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University Libraries E-Newsletter

February 2019

Providing diverse information resources, personalized services, and creative learning spaces, the Libraries connect with students, staff and faculty on a daily basis. This e-newsletter features upcoming events as well as highlights on various new library services and sources.

From the University Librarian - Kevin Butterfield


This time of the year I am prone to write about frigid February weather. Growing up in Indiana this would be the time of year for -20 wind chills and blizzards. Today we are holding meetings on the Boatwright Patio in shirtsleeves and going for warm, sunny walks around the lake. Times change.

Libraries change as well. We have a new staff member, LaToya Gray, in our User Services Department and a new oldest item in our Galvin Rare Book Room. Along with these changes we celebrate the ten-year anniversary of our Podcasts@Boatwright series and Early Civil Rights Leaders in Richmond, an exhibition aided by Boatwright's Book Arts Studio.

The Spring semester is well underway!

New "Oldest Item"on Display!

cuneiform tabletDuring the summer of 2018, Boatwright Library acquired a new item which moves the collection’s “oldest item” dates back by a few centuries. Previously, the oldest items within the Rare Books & Special Collections holdings was the 1470 book, Praeceptorium divinae legis sive Expositio decalogi and the oldest manuscript, a handmade devotional book, dating between 1471 and 1512.

Found at Jokha, the ancient Umma in central Babylonia, the tablet lists provisions supplied to the temple messenger while traveling to collection offerings for the temple. The list mentions quantities of oil, meat, dates, and grains, among other materials. The date is noted on the edge written in fine characters. This messenger tablet dates from 2350 B.C.E. and is currently on display in the Galvin Rare Room through April 2019.

- Lynda Kachurek, Head, Rare Books and Special Collections

Exhibition Highlights Images Created in Boatwright's Book Arts Studio

paper portraitHope, Faith, and Courage: Early Civil Rights Leaders in Richmond, an upcoming exhibition at UR Downtown, celebrates early civil rights activists in Richmond and explores their life and leadership in a local, national, and international context. University of Richmond students in “Representing Civil Rights Richmond,” a First-Year Seminar taught by Professors Laura Browder and Patricia Herrera, selected key individuals, organizations and moments at the height of Jim Crow segregation to study and worked with Jen Thomas, Book Arts Program Director, to create colorful cut-paper portraits of these individuals and events. She also worked with Open High School students in two U.S. History courses taught by Chad Ingold, recipient of a 2018-19 Partners in the Arts Emerging Creative Thinkers Project Award, to create additional portraits for the exhibition.

The cut-paper portrait process begins with an original photograph. Students then use tracing paper to outline the image, breaking it down into light, medium and dark tones. Once outlined, they then use 3 tones of color paper to bring out different elements of the face and to create a personalized representation of the individual. In addition to cut-paper portraits, Jen and her student assistants, Cindy Ochoa and Jacquelin Park, designed, carved, and printed 11 linoleum block silhouettes representing these important figures and events highlighted in the exhibition. These images will line the hallway leading into the main gallery space at UR Downtown. By creating colorful portraits and linoleum block prints drawn from nineteenth and early twentieth century black-and-white photographs for this exhibition, University of Richmond and Open High School students honor the individuals who helped shape our city and who launched the fight for equality that defined mid-twentieth century America.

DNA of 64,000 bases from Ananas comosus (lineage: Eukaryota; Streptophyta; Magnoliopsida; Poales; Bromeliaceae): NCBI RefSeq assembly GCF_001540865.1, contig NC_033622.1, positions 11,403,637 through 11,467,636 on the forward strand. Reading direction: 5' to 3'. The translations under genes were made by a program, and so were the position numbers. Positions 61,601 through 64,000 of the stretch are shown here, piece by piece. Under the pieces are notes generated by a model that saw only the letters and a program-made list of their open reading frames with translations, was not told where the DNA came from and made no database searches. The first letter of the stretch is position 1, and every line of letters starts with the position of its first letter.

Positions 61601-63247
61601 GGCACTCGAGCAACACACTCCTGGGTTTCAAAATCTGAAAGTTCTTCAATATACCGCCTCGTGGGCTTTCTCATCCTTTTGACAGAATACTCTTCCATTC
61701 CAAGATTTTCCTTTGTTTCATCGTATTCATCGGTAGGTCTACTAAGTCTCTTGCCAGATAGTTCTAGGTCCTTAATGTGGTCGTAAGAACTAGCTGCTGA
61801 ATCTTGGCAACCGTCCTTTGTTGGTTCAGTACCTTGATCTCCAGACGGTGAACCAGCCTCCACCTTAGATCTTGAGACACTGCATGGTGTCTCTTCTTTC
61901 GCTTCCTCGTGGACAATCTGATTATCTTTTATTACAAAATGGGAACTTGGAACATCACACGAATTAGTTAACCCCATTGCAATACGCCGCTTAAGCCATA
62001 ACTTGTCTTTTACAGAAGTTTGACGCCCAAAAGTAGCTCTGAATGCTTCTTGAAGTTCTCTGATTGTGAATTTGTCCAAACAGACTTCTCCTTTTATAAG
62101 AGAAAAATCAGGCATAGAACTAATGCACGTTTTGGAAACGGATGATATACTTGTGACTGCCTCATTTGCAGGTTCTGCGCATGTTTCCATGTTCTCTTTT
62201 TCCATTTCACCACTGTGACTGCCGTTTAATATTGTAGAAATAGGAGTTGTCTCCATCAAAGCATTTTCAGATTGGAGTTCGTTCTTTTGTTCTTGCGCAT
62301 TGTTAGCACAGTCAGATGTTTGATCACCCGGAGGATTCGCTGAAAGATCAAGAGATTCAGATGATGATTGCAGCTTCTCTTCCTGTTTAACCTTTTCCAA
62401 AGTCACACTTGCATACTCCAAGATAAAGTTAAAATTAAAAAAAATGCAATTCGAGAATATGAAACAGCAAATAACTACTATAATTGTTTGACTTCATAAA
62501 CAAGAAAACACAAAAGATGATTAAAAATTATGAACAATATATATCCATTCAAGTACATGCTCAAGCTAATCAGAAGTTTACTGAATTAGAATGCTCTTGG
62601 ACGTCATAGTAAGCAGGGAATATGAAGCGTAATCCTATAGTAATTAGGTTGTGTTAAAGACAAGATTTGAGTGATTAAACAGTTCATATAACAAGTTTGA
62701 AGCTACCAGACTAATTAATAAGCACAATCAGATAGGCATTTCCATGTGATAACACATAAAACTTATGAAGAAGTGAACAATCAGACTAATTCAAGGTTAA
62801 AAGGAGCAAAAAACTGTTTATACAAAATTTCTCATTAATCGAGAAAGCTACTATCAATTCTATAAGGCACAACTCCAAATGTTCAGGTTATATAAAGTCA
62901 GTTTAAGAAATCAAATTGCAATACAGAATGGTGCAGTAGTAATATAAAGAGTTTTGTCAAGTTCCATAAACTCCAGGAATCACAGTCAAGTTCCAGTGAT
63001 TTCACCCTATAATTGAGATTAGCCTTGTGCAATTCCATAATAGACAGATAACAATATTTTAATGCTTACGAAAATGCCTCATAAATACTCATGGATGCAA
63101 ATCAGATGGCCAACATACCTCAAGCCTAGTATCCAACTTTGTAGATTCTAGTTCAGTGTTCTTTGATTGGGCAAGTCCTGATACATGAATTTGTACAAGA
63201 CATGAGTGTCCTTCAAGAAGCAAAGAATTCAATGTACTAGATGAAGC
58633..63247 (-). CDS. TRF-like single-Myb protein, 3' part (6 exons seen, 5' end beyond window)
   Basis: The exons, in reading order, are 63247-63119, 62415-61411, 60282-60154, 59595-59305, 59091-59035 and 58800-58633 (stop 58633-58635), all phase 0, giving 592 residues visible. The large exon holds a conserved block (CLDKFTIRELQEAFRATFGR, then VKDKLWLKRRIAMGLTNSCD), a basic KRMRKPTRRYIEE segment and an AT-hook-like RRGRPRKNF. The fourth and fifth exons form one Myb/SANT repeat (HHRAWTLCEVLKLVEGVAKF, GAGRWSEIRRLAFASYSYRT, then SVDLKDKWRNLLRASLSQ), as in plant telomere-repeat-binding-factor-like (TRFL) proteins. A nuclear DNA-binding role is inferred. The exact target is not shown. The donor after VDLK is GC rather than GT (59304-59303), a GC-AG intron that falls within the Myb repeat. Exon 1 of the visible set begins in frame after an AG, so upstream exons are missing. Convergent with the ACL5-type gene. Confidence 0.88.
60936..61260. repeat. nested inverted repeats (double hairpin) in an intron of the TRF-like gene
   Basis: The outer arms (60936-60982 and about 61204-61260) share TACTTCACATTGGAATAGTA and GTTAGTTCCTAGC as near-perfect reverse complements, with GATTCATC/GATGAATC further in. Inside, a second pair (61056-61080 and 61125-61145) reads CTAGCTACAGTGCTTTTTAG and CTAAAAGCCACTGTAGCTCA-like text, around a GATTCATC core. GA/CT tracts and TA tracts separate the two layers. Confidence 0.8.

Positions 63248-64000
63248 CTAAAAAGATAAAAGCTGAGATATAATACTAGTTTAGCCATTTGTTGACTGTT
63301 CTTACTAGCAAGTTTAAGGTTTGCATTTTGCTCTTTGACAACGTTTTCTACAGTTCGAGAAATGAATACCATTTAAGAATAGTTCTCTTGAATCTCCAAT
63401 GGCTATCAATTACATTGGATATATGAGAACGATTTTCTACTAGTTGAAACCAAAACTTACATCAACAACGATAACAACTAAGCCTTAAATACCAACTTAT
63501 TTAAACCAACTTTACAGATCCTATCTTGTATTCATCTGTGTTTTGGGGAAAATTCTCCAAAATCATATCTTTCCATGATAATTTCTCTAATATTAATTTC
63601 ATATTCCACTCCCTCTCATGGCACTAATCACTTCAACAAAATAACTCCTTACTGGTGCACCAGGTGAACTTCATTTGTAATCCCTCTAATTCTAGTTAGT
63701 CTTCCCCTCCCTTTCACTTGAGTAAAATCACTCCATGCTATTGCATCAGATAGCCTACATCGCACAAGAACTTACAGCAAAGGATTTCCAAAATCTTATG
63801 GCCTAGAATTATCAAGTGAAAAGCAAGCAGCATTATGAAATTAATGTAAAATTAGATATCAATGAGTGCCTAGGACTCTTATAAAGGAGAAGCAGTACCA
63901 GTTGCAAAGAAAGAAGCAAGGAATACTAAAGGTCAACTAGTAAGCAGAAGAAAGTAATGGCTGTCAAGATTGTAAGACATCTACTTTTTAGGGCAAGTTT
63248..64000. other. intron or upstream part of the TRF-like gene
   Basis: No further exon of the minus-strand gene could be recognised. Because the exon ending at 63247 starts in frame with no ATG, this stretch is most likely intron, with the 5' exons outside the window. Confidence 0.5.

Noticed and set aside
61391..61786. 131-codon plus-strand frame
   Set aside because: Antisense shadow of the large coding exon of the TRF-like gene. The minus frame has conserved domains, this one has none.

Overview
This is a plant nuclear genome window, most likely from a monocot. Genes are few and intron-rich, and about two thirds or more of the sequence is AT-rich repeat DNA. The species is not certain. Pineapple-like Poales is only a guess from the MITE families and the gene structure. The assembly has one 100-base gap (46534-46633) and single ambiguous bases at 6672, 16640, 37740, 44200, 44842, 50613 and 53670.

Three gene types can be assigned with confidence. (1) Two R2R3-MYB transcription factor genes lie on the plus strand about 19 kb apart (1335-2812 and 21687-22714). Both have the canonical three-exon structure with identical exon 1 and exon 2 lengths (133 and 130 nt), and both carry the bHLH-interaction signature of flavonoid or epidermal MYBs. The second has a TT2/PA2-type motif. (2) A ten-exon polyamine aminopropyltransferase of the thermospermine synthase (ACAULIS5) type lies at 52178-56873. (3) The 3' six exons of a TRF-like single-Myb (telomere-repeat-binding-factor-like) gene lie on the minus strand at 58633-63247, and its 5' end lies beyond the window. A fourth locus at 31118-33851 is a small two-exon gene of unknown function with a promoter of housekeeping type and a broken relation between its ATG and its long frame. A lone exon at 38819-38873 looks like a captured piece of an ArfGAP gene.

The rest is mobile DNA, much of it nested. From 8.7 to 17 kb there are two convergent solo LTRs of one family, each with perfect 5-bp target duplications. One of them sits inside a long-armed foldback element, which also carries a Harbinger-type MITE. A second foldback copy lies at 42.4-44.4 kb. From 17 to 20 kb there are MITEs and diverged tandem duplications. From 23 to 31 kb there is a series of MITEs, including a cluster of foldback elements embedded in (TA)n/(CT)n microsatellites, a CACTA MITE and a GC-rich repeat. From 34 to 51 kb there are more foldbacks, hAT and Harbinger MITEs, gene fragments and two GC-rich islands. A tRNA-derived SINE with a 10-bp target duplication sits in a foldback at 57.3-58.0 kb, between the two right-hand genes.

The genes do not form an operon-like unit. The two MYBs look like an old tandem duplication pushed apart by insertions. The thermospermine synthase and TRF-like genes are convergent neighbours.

- Jen Thomas, Book Arts Program Director

LaToya Gray Joins Boatwright

latoyaLaToya Gray is a new User Support Specialist in Boatwright Library. She comes to this position from the University of Richmond School of Law. LaToya’s background consists of experience in government affairs and public relations, with previous positions at the Supreme Court of Virginia, Virginia General Assembly and the Office of the Attorney General. Outside of work, LaToya is currently serving as an Advisory Council member for Richmond 300, a committee working on the City of Richmond’s 2020 Master Plan. For fun, LaToya loves singing and was in a production of Godspell at the Modlin Center.

Podcasts@Boatwright Celebrates 10 Years

podcastDuring the winter of 2008-2009, Andy Morton, Web Technologies Librarian and Lucretia McCulley, Head of Scholarly Communications, were experimenting with iPod technology in the library and brainstorming applications. One idea that emerged was to interview faculty members about their new publications. As the liaison librarian for the Jepson School of Leadership Studies, Lucretia was working closely with Dr. Doug Hicks on his new book, With God on All Sides: Leadership in a Devout and Diverse America. Dr. Hicks was a willing interview participant and on February 9, 2009, Podcasts@Boatwright was launched. To our surprise, podcasts grew in great popularity and ten years later, Podcasts@Boatwright is still conveying faculty stories about new scholarly publications. The library has produced over 60 interviews with faculty, focusing on new books, journal articles and other research. Faculty enjoy learning about their colleagues’ research and students have written about the podcast series in The Collegian and other student publications. Listen and learn at: You can also suscribe in iTunes.

- Lucretia McCulley, Head, Scholarly Communications and Access Services